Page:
World

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As poor and middle-income countries are fighting to stunt the spread of COVID-19, the vaccination of deadlier viruses – such as measles – are being put on the back burner

PHOTO CREDITS: WASHINGTON POST

According to the New York Times, as poor and middle-income countries are fighting to stunt the spread of COVID-19, the vaccination of other deadlier viruses are being put on the back burner. After the WHO and the UN International Children’s Emergency Fund (UNICEF) warned that the COVID-19 pandemic could quickly spread when children gather for shots, many countries suspended their inoculation programs (Britannica). Even in countries that tried to keep them going, cargo flights with vaccine supplies were halted by the pandemic. Due to this predicament, many virus outbreaks are taking place across the globe including diphtheria, a mutated strain of poliovirus, which has been reported in more than 30 countries, and measles, which is flaring around the globe – specifically in Bangladesh, Brazil, Cambodia, Central African Republic, Iraq, Kazakhstan, Nepal, Nigeria and Uzbekistan. ~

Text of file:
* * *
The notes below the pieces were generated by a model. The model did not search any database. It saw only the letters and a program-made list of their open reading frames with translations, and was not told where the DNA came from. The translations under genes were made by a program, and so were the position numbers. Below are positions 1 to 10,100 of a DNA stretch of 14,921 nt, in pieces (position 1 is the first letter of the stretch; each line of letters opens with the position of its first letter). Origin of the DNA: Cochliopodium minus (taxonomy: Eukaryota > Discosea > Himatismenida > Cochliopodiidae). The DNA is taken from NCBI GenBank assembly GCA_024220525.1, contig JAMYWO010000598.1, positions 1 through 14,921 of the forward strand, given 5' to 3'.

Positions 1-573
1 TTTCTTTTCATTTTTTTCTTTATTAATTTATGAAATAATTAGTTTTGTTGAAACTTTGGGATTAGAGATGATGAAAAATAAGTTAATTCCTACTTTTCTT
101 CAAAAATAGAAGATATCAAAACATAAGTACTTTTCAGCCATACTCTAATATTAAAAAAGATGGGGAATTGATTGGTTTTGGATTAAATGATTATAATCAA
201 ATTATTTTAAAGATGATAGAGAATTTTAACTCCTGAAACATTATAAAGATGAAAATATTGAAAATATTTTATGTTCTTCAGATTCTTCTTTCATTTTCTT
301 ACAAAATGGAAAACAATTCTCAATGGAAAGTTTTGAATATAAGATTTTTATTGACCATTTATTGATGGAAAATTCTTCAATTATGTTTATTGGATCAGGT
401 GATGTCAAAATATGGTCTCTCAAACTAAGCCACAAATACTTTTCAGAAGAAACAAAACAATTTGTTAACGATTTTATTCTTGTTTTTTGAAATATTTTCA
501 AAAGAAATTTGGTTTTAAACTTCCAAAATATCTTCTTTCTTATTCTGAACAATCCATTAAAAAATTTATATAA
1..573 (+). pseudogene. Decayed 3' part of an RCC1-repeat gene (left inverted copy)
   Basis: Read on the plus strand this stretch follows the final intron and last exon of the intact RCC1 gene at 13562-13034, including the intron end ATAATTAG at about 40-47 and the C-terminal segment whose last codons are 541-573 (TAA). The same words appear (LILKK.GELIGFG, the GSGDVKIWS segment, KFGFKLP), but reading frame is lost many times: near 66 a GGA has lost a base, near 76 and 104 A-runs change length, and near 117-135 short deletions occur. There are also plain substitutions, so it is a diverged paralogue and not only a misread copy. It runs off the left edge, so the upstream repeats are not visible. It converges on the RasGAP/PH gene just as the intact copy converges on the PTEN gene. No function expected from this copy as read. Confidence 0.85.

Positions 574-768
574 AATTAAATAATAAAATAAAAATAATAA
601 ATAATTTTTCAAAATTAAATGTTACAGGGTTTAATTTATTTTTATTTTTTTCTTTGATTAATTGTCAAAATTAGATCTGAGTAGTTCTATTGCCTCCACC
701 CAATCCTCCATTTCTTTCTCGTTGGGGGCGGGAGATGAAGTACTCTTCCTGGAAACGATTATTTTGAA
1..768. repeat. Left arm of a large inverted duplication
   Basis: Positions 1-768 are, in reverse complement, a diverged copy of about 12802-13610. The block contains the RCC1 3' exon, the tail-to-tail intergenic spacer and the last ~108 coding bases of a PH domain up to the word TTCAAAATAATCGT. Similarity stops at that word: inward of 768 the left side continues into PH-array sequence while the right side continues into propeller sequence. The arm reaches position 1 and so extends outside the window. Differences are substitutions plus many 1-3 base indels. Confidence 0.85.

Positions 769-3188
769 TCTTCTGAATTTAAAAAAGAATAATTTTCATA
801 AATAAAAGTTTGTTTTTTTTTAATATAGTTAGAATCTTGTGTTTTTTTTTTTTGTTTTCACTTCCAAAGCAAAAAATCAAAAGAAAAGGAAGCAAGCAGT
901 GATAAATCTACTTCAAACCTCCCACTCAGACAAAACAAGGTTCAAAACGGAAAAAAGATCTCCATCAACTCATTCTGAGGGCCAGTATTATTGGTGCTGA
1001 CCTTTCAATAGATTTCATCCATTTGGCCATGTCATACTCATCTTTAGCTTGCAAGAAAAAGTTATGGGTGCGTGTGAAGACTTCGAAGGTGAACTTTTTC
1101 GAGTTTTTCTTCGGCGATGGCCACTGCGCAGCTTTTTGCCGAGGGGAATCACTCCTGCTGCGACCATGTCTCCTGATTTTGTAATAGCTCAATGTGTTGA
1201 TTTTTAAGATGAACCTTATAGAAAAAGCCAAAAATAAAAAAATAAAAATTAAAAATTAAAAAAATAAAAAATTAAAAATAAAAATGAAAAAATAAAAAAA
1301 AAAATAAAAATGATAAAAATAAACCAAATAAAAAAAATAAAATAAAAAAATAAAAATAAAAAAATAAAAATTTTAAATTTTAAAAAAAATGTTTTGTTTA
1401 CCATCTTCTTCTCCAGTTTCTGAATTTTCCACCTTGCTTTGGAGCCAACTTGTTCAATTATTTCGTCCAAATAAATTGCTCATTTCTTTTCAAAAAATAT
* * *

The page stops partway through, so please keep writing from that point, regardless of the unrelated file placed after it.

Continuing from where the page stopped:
With countries around the world lacking the resources needed for vaccinations, a large increase in the spread of measles is on its way. Of the 29 countries that have currently suspended measles campaigns because of the pandemic, 18 of them are reporting outbreaks. According to the Measles and Rubella Initiative, 178 million people are at risk of missing measles shots in 2020. Now, the risk is “an [measles] epidemic in a few months’ time that will kill more children than COVID,” said Chibuzo Okonta, the president of Doctors Without Borders in West and Central Africa. A measles epidemic would prove detrimental to most poor countries as it is tremendously more transmissible than COVID-19. “If people walk into a room where a person with measles had been two hours ago and no one has been immunized, 100 percent of those people will get infected,” said Dr. Yvonne Maldonado, a pediatric infectious disease expert at Stanford University. ~

“Immunization is one of the most powerful and fundamental disease prevention tools in the history of public health,” said Dr. Tedros Adhanom Ghebreyesus, director-general of the WHO, in a statement. “Disruption to immunization programs from the Covid-19 pandemic threatens to unwind decades of progress against vaccine-preventable diseases like measles” (WHO). ~

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